Texas LNG project makes progress with permitting

Monday, 01 April 2019
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The U.S. Federal Energy Regulatory Commission (FERC) has delivered a final environmental impact statement for the Texas LNG export project, giving the green light for proposed project in the Port of Brownsville.

“We determined that the impacts on the environment from the proposed project would be reduced to less than significant levels with the implementation of Texas LNG’s proposed impact avoidance and minimization,” said the FERC.

The Texas LNG terminal – one of several ventures planned for the Brownsville area – would be constructed in an area currently zoned for industrial use along the existing Brownsville Ship Channel and is designed to produce up to 4 mtpa of LNG. The project involves building two liquefaction Trains and support facilities as well as two LNG storage tanks, each of around 210,000 cubic metres capacity.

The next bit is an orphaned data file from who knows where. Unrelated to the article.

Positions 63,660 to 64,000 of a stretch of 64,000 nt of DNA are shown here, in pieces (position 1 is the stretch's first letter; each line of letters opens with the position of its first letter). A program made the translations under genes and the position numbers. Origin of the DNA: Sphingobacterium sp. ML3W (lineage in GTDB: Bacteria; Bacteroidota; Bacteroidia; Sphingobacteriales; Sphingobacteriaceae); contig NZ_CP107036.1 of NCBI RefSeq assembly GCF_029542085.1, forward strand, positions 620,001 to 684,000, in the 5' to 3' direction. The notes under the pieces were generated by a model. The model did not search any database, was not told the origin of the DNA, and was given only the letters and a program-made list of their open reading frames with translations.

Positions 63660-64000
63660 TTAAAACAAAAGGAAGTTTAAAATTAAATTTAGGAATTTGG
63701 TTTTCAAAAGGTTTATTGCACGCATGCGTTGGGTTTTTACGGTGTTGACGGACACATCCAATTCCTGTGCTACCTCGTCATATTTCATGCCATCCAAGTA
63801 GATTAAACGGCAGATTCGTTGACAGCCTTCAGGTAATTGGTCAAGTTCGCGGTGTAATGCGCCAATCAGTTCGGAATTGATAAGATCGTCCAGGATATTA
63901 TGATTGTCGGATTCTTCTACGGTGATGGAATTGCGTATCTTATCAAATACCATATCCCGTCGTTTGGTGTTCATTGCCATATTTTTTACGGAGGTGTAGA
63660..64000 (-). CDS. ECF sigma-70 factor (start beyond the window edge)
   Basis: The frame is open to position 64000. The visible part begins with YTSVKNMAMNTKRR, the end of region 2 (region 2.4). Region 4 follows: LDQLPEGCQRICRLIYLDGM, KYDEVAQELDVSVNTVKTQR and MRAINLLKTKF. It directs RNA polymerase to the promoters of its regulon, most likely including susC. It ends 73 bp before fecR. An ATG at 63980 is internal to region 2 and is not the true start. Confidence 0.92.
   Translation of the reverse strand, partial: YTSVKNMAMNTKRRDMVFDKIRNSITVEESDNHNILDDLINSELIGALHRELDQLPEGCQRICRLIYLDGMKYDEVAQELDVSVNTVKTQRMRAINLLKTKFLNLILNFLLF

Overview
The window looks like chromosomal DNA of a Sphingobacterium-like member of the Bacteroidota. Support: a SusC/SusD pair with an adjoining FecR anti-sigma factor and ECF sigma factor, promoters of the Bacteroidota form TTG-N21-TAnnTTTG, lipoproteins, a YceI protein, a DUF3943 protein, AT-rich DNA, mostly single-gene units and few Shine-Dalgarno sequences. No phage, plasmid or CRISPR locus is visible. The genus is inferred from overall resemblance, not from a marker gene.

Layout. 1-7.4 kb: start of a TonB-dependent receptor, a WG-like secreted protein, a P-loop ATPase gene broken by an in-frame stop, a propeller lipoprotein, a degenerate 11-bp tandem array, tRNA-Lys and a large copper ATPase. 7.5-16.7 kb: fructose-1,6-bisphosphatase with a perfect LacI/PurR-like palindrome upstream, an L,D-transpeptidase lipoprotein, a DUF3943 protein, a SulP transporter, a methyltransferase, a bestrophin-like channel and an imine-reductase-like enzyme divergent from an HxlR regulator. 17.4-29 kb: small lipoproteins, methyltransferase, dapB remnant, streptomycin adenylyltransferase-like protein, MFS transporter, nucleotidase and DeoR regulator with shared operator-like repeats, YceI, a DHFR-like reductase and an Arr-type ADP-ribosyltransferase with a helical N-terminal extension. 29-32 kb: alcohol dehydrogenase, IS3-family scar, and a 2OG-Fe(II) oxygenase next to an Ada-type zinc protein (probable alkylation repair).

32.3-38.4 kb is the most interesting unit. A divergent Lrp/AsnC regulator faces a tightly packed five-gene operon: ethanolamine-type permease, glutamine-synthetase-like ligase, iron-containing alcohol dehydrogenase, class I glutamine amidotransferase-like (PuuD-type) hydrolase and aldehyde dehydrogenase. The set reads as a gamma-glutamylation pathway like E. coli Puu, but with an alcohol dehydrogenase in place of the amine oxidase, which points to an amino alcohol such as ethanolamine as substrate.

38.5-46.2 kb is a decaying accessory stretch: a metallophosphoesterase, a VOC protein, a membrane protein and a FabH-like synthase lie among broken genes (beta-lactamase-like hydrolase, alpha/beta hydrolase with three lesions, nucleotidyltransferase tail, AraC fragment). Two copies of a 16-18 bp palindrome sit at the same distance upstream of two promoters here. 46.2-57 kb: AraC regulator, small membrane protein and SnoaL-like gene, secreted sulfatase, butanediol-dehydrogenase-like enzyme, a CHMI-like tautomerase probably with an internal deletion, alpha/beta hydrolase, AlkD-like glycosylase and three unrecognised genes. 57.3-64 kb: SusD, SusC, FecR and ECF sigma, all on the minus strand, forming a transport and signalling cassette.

Developers await final FERC approval in the next few months to be able to start construction as they aim for LNG production to commence by 2024. A final investment decision (FID) for Texas LNG is scheduled to be taken in the months ahead, provided completion of all commercial agreements and financing.

Samsung Engineering will provide all technical and engineering services for the project and is expected to take a minority stake in the venture. The development will involve Samsung ordering liquefaction modules to be fabricated elsewhere and transported to the site.

Three projects in the making at Brownsville Ship Channel

In addition to Texas LNG, at least two other firms also want to build export facilities at Brownsville, Exelon Corp’s Annova Brownsville project and NextDecade Corp’s Rio Grande project. In this context, the US Coast Guard also issued a letter of recommendation indicating that the Ship Channel would be considered suitable for the projected LNG marine traffic associated with the project. The US Department of Transportation noted there could be some cumulative environmental impacts from several LNG export projects operating in the area.

“The Texas LNG Project, combined with other projects in the geographic scope, including the Rio Grande LNG and Annova LNG projects, would result in significant cumulative impacts from sediment-turbidity and shoreline erosions within the Brownsville Ship Channel during operations from vessel transits,” regulator said. 

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